Perfecting the art of the US-style brunch

Django’s hollandaise sauce uses a dash of lime.
Django’s hollandaise sauce uses a dash of lime. Athena Zelandonii

Perfecting the art of the US-style brunch

The owners of eatery Django claim they’re bringing a “pure” North American brunch to the burgeoning scene of Western-style daytime restaurants in Phnom Penh.

“We wanted to make something new: real North American brunches, typical Canadian or US style,” said French co-owner Sébastien Mezailles, who opened the restaurant in late April with a group of Canadian and US businessmen and lawyers. A formal launch is due in September.

The menu’s centrepiece is the American-invented eggs Benedict ($6.75), which is offered in its classic form as well as several variations like Florentine and Provencale, all accompanied by home fries. “Eggs Benedict is a dish that comes in great variation. It can be a fast-food, but we are on the refined side,” Mezailles said.

The ambiance at the locale, named for famed jazz guitarist Django Reinhardt, is simple but pleasant. Posters of the musician and other pop art adorn the walls, but the décor is a long-term project, according to Mezailles, who aims to next transform the outdoor patio. “We will modify the front gate to be bigger and put grass to make it more comfortable,” he said.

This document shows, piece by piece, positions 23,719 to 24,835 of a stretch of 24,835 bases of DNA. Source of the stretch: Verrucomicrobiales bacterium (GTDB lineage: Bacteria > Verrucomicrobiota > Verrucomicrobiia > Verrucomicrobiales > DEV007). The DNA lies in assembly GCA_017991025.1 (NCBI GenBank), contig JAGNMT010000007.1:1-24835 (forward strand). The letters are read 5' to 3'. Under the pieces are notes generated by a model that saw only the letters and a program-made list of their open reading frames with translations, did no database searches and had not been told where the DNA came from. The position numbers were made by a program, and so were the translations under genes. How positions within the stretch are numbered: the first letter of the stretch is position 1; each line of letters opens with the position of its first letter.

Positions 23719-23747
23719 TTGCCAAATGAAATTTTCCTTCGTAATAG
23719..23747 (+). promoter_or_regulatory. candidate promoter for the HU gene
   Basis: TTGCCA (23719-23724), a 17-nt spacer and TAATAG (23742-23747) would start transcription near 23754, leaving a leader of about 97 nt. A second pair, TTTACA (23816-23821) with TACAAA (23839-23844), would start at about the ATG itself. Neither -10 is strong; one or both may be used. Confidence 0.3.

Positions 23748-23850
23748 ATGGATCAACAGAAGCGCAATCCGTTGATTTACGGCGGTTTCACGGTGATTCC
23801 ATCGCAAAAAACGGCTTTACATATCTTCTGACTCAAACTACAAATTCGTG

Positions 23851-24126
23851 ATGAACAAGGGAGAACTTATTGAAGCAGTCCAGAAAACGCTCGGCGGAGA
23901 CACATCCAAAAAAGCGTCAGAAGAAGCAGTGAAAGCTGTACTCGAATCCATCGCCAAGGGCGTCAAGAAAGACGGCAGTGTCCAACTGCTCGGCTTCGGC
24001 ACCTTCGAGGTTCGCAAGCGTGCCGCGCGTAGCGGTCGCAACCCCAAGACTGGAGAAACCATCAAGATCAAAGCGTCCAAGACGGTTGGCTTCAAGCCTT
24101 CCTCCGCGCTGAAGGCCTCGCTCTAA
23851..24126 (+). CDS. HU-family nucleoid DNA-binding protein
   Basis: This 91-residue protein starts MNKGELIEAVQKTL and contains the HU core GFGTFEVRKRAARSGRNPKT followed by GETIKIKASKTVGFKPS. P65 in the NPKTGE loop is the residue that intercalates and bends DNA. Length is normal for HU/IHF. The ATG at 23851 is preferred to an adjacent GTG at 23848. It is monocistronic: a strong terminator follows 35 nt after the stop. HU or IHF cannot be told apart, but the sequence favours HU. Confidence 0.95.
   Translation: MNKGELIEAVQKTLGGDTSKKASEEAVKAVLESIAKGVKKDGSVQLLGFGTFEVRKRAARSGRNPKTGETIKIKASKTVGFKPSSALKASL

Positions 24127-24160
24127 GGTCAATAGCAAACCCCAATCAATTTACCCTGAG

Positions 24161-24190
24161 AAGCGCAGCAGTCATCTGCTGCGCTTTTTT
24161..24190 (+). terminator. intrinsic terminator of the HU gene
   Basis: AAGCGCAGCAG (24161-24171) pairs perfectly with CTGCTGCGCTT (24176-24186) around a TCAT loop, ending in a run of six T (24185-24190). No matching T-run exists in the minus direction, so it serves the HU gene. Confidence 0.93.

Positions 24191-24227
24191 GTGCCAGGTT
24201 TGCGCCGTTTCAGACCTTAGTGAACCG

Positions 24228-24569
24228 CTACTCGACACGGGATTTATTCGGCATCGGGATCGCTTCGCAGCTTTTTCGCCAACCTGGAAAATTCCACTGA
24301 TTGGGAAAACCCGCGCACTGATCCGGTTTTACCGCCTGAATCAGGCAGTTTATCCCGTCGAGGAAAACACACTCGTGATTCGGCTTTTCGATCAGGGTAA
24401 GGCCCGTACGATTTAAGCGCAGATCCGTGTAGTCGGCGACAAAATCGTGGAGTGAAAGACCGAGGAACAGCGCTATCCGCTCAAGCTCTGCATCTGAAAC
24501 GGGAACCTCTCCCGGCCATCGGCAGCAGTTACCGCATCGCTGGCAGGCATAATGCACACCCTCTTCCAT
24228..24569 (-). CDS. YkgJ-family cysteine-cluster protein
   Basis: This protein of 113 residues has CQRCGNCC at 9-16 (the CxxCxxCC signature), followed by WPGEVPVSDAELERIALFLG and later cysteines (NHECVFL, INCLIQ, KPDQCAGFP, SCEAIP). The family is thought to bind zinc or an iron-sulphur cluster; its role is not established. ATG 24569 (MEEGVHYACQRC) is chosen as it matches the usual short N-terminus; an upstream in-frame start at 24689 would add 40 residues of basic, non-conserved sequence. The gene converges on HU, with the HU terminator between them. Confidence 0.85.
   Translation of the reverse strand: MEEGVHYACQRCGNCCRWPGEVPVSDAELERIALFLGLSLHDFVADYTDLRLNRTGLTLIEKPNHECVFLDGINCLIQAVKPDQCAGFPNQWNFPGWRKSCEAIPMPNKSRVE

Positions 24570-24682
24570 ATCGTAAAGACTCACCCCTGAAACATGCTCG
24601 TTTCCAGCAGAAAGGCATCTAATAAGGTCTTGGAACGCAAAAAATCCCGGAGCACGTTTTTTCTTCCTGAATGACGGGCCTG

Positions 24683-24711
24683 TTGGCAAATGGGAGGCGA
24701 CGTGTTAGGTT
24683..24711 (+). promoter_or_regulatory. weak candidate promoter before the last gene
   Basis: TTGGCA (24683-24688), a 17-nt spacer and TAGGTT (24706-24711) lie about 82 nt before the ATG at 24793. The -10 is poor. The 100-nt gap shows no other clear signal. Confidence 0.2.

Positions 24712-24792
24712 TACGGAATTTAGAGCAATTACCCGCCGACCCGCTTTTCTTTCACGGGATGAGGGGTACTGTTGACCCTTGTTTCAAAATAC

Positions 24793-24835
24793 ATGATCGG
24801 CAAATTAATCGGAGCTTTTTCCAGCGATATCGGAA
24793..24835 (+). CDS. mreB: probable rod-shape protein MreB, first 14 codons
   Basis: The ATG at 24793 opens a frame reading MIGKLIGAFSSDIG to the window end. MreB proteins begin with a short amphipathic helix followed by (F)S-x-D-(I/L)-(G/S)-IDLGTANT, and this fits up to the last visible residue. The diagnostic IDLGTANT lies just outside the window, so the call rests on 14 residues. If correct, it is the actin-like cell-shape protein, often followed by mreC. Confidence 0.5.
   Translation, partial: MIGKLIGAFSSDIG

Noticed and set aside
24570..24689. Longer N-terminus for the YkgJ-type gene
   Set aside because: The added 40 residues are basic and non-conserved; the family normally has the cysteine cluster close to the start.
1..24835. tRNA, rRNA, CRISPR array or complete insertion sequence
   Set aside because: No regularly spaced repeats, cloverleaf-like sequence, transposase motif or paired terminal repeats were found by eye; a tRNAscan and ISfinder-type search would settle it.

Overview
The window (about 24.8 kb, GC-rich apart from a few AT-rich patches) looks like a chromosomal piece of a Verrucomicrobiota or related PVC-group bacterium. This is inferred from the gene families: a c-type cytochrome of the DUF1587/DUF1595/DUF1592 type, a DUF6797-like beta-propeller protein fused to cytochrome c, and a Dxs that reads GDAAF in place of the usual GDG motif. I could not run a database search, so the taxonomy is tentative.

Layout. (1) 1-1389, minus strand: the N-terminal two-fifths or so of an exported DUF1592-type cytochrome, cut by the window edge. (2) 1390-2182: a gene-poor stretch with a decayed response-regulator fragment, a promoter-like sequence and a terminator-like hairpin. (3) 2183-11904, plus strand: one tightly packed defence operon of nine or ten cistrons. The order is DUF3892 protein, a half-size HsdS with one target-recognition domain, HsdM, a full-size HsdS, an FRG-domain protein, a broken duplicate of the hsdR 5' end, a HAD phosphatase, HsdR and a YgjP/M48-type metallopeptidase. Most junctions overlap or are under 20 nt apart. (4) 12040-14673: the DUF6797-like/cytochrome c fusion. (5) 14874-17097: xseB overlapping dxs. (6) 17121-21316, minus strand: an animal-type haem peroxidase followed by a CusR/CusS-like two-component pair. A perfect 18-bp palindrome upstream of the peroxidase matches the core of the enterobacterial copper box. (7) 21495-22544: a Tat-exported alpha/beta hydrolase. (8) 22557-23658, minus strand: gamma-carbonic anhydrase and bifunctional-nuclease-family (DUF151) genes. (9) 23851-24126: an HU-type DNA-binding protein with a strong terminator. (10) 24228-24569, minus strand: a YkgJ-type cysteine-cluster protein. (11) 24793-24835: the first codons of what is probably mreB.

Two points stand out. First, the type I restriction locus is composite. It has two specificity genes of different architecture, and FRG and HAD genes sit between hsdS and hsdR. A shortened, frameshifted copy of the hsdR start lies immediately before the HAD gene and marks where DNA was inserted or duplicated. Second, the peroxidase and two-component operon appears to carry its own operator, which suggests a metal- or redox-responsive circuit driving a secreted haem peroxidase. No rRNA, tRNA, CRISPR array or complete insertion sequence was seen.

Soft jazz and lounge music play in the lofty interior. “It goes with the food actually . . . classic, with bacon,” Mezailles chuckled.

But a variation on the New York classic is the secret to the eggs Benedict’s hollandaise sauce. “We put a little bit of lime in the sauce, we have to put our own touch,” Mezailles said. “Taste it; you’ll see.”

And while a North American brunch might sound like a heavy meal for Cambodia’s tropical climate, the hint of lime does lighten the taste.

Django Eatery is located at #25B Street 294. Open Monday to Saturday from 6:30am to 3pm and on Sunday from 8am to 4:30pm. Tel: 012 570 130.

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